McKinley Weems asked if I’d ever seen the crocodile-skin purse he’d bought my grandmother.
“No,” I said. “Where’d you buy it?”
“Havana, Cuba,” was the surprising answer.
“You’ve been to Havana?” I asked, suspicious.
“Sure, took a cruise there.” My mind went to a Love Boat-type cruise, which didn’t sound like something he’d do. I think my confusion amused him.
As it turns out, he and a group of sailors from the local U.S. Naval Reserve unit had travelled from New Orleans to pre-Castro Cuba on a training exercise. As odd as it may seem now, for nearly two decades, Eureka Springs hosted a United States Naval Reserve Electronics Division unit on the third floor of the McVay Building at 55 Spring Street.
For the 18 years of its existence, the unit was commanded by Tillman Morgan. He and Forrest Binall, a retired Chief radioman, started the unit in 1948. Harry Hussey was the first Station Keeper. Over time, more than 300 men trained at the unit, coming not only from Carroll County, but also from Bentonville, Harrison and even Point Lookout, Missouri. The medical officer was Commander Neil Compton, the Bentonville medical doctor, who became famous for saving the Buffalo National River from being dammed.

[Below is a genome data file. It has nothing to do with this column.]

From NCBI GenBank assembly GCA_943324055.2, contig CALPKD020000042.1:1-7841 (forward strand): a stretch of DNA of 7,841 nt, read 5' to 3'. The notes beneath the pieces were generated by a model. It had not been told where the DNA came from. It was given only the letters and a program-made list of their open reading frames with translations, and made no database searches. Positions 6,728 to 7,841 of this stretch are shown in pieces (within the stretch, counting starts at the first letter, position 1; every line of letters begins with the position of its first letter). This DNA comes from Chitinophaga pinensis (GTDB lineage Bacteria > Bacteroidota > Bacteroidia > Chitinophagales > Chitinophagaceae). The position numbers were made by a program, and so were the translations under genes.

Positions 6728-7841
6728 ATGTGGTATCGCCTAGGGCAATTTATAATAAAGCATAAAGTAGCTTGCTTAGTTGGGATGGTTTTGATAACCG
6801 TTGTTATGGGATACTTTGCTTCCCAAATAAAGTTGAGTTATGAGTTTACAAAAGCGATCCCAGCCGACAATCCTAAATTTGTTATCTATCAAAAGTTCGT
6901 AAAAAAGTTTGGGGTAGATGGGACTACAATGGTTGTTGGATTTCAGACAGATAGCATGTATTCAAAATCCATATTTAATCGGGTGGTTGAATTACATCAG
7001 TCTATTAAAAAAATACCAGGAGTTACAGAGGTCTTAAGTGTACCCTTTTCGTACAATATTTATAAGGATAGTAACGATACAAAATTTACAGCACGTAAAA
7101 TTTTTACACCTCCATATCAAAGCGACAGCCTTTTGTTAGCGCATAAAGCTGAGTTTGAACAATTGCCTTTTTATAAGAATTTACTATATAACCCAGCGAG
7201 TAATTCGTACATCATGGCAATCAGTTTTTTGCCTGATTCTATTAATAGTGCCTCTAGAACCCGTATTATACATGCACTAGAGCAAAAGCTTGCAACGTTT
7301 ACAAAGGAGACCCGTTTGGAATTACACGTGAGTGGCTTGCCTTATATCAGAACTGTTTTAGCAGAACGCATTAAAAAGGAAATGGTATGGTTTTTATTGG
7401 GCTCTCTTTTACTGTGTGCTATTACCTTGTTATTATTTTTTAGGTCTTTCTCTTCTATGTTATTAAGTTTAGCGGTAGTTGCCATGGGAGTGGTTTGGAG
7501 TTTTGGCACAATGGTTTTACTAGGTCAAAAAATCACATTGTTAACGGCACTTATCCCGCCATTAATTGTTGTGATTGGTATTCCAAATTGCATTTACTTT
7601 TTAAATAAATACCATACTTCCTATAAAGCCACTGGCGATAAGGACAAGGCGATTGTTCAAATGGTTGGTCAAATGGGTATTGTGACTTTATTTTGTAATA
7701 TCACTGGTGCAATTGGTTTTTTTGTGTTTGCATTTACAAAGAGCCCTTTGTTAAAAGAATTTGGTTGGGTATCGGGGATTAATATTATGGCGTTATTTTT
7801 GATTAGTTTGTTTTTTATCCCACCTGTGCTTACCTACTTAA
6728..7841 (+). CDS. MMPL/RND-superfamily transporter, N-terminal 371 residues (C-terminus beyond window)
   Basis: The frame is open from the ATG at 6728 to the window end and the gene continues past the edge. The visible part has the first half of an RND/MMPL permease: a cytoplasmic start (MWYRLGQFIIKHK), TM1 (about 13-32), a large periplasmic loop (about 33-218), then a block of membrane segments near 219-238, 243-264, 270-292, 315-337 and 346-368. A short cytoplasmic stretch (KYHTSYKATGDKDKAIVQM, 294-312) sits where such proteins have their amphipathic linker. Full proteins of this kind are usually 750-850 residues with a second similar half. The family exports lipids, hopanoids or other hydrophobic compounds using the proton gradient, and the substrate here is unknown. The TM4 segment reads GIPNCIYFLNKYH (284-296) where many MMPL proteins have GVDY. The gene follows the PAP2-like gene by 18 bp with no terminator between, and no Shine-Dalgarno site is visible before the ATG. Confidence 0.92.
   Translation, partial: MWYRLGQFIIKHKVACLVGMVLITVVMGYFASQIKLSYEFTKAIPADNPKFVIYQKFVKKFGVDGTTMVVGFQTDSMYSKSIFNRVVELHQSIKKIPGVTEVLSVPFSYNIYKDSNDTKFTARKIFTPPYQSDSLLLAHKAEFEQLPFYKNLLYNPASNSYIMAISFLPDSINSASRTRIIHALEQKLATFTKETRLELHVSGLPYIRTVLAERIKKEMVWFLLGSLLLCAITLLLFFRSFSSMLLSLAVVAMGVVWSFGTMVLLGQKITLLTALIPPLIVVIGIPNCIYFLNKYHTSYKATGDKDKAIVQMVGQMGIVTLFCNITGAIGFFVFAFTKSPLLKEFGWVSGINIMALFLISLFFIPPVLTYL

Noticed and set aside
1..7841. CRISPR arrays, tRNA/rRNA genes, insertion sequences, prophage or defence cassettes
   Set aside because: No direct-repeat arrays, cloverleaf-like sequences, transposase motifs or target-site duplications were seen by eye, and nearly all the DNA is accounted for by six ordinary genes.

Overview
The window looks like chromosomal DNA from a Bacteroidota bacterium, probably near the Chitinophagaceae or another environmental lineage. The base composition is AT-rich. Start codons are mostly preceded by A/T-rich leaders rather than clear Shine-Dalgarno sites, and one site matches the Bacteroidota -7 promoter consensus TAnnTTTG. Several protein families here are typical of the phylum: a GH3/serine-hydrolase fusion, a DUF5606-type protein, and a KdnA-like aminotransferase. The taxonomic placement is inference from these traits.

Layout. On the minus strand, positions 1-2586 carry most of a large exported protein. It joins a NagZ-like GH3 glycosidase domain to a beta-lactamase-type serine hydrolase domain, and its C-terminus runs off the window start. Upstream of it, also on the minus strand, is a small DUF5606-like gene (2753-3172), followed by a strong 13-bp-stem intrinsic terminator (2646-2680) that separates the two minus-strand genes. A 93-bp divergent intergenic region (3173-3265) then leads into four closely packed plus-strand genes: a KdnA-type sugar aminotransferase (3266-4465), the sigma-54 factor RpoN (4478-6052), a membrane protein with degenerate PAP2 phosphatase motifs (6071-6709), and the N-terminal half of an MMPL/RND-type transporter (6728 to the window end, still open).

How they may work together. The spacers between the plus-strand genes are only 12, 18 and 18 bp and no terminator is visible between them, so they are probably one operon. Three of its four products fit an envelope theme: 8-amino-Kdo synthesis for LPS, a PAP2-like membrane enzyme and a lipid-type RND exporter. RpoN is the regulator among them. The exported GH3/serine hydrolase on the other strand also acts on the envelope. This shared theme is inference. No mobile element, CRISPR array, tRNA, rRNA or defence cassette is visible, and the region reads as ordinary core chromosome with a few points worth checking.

My father Donnie Weems was the active-duty Station Keeper for two years. He said that some unit members from dry places, such as Harrison, were attracted to joining because they could get a beer at the Hi Hat while in town for the Wednesday night meetings.
As surprising as McKinley’s trip to Havana was, it doesn’t compare to the time we were talking about guns. I knew McKinley had firearms and was a good shot. I’ve heard his aim was accurate enough to win the turkey shoot one year and that he used to hunt squirrels and elk. However, he seldom talked guns like some men do. He told me the reason why: “I’m skittish about guns on account of that time my brother shot me.” I think my jaw dropped open. I’d known him for almost five decades and I’d never heard about this? But, that’s another story.